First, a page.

Brief history of IPC Communication studies started in Ancient Greece with the study of rhetoric. It was housed in the English department as public speaking instructors. The Chicago school began branching off. Research was influenced by social psychologists and was mostly devoted to improving relationships. Motivations for communication Meets physical needs Meets relational needs Fills identity needs Meets spiritual needs Serves instrumental needs Three models of communication Action model: starts with a source who encodes a message and sends it through a channel to a receiver who decodes the message. Likely to be noise. Simplistic. Interaction model: Includes the same elements as the action model but also recognizes that communication is a two-way process and includes feedback and context. Transaction model: doesn't distinguish between roles of source and receiver. It's all simultaneous. Six characteristics of communication Communication relies on multiple channels Communication passes through perceptual filters People give communication meaning Communication has literal meaning and relational implications Communication sends a message whether intentional or unintentional Communication is governed by rules Myths of communication Everyone is an expert in communication Communication will solve any problem Communication can break down Communication is inherently good More communication is always better Characteristics of IPC IPC occurs between two people IPC occurs within a relationship IPC evolves within relationships IPC negotiates and defines relationships Three different relationships Role relationships: functional/casual, people are interchangeable/not unique. Interpersonal but not relational. Interpersonal relationships: some level of mutual influence, repeated interaction, friends and relational needs are fulfilled. Intimate or close relationships: enduring bonds, emotional attachment, need fulfillment (central personal needs) and irreplaceable. Culture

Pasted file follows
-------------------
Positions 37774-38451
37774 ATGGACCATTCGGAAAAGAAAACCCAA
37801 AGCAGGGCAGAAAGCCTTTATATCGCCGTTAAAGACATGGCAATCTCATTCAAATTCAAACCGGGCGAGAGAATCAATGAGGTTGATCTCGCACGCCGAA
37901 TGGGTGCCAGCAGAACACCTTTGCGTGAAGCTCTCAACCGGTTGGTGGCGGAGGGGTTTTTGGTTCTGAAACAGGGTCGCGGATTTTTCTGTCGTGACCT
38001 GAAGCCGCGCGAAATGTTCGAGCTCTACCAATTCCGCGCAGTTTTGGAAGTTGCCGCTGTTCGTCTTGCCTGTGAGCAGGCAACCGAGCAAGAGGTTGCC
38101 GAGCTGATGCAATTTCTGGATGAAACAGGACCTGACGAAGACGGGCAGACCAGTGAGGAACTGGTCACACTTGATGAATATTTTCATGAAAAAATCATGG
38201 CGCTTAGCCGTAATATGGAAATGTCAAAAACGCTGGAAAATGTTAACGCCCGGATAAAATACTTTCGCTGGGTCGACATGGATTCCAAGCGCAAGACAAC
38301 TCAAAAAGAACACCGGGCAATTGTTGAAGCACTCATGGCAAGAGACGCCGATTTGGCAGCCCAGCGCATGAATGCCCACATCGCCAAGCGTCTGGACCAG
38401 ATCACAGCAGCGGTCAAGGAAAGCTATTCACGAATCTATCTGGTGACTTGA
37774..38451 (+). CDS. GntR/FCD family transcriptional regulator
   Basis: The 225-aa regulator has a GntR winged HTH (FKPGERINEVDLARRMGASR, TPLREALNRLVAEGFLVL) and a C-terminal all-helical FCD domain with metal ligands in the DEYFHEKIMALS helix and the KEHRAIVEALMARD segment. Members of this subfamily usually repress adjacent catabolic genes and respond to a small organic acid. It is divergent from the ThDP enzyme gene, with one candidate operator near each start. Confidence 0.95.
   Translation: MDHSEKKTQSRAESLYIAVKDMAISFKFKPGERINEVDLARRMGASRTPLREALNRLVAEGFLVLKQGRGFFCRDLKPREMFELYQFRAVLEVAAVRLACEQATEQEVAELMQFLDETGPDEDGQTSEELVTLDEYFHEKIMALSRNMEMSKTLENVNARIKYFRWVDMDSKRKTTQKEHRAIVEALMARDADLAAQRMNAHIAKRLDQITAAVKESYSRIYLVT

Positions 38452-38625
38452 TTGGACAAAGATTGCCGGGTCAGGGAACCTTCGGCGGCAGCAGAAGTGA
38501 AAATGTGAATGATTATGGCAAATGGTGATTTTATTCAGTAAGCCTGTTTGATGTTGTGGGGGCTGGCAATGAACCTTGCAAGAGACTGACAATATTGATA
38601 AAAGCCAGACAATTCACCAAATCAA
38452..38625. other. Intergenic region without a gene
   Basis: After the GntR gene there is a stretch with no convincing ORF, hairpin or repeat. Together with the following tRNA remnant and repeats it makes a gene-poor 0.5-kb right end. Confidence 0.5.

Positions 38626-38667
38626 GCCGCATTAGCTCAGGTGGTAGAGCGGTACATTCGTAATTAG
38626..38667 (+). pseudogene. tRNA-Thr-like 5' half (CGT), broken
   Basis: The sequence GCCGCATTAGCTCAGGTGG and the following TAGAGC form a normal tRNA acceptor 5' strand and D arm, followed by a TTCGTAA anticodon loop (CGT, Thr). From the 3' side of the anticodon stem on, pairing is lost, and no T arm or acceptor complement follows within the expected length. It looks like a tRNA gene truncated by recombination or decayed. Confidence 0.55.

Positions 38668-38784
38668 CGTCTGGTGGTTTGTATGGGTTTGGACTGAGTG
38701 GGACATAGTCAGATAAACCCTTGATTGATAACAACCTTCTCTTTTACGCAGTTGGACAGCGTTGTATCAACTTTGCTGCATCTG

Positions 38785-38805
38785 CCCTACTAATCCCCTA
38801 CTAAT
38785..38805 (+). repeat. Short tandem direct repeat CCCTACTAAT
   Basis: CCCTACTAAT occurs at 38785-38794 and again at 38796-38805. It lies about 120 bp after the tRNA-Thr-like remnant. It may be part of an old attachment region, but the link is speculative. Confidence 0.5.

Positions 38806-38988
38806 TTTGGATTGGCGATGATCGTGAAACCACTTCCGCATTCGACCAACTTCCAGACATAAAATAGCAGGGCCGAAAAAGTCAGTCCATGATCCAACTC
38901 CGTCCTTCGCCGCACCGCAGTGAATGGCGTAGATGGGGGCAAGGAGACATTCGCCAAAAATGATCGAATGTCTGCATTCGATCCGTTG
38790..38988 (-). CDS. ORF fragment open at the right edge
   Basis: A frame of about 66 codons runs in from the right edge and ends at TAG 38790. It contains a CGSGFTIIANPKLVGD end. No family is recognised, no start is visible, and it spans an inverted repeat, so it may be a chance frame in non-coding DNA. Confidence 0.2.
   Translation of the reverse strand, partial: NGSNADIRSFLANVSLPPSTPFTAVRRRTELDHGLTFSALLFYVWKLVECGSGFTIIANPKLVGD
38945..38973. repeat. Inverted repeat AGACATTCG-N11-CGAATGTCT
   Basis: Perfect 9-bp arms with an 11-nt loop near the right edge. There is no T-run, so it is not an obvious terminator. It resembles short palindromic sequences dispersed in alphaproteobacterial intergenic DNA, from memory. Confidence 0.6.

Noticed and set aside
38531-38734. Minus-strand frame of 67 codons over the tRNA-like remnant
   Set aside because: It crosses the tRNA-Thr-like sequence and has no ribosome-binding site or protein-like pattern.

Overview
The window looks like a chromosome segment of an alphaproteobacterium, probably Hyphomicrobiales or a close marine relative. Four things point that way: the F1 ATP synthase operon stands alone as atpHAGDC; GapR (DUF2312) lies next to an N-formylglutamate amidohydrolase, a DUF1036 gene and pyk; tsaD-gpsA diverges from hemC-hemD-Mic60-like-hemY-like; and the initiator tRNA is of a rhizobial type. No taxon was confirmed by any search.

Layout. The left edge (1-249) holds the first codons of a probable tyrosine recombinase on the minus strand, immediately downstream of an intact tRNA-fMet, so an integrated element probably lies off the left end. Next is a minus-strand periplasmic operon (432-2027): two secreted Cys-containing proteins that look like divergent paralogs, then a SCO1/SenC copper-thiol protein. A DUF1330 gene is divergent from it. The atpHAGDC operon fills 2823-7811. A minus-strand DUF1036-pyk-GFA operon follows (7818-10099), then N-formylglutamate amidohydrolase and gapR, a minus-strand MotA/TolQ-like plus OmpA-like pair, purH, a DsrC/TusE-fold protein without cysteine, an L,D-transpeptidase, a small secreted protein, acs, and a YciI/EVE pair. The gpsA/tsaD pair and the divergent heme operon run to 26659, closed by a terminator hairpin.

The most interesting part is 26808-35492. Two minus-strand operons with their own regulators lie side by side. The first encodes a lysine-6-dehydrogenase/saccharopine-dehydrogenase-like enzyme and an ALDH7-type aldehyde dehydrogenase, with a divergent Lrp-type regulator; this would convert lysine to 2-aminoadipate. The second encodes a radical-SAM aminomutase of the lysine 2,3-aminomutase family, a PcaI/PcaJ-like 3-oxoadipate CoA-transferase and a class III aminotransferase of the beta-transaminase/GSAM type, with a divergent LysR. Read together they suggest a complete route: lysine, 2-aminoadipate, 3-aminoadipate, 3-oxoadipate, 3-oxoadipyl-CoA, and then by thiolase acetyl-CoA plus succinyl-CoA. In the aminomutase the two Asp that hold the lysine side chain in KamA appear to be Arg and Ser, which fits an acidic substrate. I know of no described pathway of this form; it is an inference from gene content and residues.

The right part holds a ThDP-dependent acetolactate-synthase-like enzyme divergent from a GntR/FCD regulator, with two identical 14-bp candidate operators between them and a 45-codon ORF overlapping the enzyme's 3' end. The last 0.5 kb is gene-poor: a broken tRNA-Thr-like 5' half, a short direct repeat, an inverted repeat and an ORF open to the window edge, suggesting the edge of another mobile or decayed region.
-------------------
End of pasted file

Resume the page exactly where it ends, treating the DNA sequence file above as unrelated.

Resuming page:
The system of learned and shared symbols, language values and norms that distinguish one group of people from another. Group of people who share a five culture is a society. Culture is learned = enculturation. Components include symbols, values, language and norms. Co-culture Groups of people who share values, customs and norms related to mutual characteristics besides their national citizenship. Composed of smaller groups of people with whom we identify. Could be based on shared activities or beliefs. People often identify with multiple co-cultures. Ethnocentrism The belief that your own group or culture is superior to other groups or cultures, Asians are short, but what if we are just tall? Dimensions of culture Individualism and collectivism Low and high context cultures Low and high power distance cultures Masculine and feminine cultures Monochronic and polychromic cultures Uncertainty avoidance Cultural communication codes (idioms, jargon, gestures) Self concept Composed of those stable ideas about who you are. It is your identity. Self concepts are: multifaceted, partly subjective and enduring but changeable.
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